One of Africa’s largest producers of agriculture chemicals says erratic rains and water shortages pose the biggest risk to food security on the continent, more than Russia’s war on Ukraine or other supply-chain disruptions.
Those water issues -- driven by climate change -- will see African countries grappling with food crises for decades to come, Seelan Gobalsamy, chief executive officer of South Africa’s Omnia Holdings Ltd., said in an interview on Monday.
Inadequate infrastructure to move key farming products will cause further problems, he said.
“When the sun shines, it’s harsher and when there’s rain, it comes down in buckets,” the CEO said in Bloomberg’s office in Johannesburg, hours before one of the heaviest summer hailstorms the city has experienced in years. “If you ask me what our biggest risk is going forward, is it Russia’s war on Ukraine, or supply chain? It’s actually climate change.”
“The impact of climate change on consumers, on the environment, and on businesses will be massive in the coming decades.
Sub-saharan Africa has been hit by a series of devastating climate-related weather events this year. Chad and Nigeria are among nations battling floods, and more than 400 people died when torrential rains hit the South African city of Durban.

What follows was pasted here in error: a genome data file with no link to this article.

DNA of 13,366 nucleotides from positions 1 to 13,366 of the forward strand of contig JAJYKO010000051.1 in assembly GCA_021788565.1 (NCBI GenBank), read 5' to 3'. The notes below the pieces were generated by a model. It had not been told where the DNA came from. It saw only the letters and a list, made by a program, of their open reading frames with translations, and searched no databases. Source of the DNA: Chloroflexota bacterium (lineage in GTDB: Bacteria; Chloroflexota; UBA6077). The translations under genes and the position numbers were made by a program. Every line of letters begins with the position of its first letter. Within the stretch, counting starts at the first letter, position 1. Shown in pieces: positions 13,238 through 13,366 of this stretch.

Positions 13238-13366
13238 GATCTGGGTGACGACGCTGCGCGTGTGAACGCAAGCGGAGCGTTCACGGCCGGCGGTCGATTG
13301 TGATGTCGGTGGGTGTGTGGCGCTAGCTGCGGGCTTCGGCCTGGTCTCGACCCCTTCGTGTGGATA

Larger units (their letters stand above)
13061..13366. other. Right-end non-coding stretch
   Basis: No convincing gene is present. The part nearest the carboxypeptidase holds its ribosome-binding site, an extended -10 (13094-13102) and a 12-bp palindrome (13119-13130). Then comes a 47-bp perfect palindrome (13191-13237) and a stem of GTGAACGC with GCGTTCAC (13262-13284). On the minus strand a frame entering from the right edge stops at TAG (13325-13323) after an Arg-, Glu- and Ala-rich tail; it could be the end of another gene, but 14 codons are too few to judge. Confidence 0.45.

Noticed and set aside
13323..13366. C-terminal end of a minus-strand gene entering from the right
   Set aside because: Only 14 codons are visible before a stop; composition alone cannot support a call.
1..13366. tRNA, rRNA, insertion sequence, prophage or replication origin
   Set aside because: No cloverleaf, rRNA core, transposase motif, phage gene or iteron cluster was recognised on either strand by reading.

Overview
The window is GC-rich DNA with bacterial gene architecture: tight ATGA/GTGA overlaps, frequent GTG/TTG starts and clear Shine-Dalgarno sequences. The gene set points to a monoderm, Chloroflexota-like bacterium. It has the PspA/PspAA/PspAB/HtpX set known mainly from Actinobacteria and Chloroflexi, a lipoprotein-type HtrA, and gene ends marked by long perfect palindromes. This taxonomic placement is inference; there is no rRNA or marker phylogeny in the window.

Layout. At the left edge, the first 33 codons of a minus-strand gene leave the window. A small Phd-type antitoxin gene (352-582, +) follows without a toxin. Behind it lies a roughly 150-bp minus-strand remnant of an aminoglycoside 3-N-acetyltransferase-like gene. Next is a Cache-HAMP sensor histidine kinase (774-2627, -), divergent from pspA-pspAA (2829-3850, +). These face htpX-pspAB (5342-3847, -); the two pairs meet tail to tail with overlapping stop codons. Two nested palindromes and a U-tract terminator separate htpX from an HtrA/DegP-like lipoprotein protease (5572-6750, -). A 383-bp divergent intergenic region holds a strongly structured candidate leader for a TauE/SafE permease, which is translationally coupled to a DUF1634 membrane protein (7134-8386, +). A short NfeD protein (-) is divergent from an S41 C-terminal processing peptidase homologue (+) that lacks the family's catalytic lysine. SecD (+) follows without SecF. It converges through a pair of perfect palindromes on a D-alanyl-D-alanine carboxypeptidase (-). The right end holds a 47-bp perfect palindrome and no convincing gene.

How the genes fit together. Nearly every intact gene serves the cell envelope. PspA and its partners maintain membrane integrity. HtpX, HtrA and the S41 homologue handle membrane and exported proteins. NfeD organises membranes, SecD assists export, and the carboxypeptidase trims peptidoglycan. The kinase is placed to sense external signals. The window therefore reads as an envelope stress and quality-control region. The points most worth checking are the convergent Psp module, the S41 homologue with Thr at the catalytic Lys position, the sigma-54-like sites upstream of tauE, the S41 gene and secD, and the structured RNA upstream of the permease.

A series of cyclones has pummeled Madagascar and Mozambique while large swathes in the Horn of Africa are in the midst of a worst drought in four decades.
At the same time, Russia’s invasion of Ukraine depleted imports of wheat and other key foodstuffs into the continent.
“Water is the biggest thing right now,” said Gobalsamy. In South Africa, “we have aging infrastructure and water supply is being disrupted. We have had some good rains last year for instance, and we need to focus on how to capture that.”
Most African countries are semi-arable, which means they need to be more efficient with water, the CEO said. Omnia has invested in a 180,000 megaliter-a-year reverse-osmosis plant, and is considering all other options to “capture water, recycle water, and use water sparingly,” he said. The Johannesburg-based company is also doubling its solar electricity supply by building another five-megawatt plant.
Omnia restructured the business and tapped shareholders for a 2-billion rand ($114 million) rights issue in 2019. The shares have since climbed 151 percent. The company will consider deals in its agri-bio and mining businesses, in countries such as Australia, Indonesia, and Canada, said Globalsamy. However, “we will not do an acquisition that will not meet our ESG objectives,” he said.
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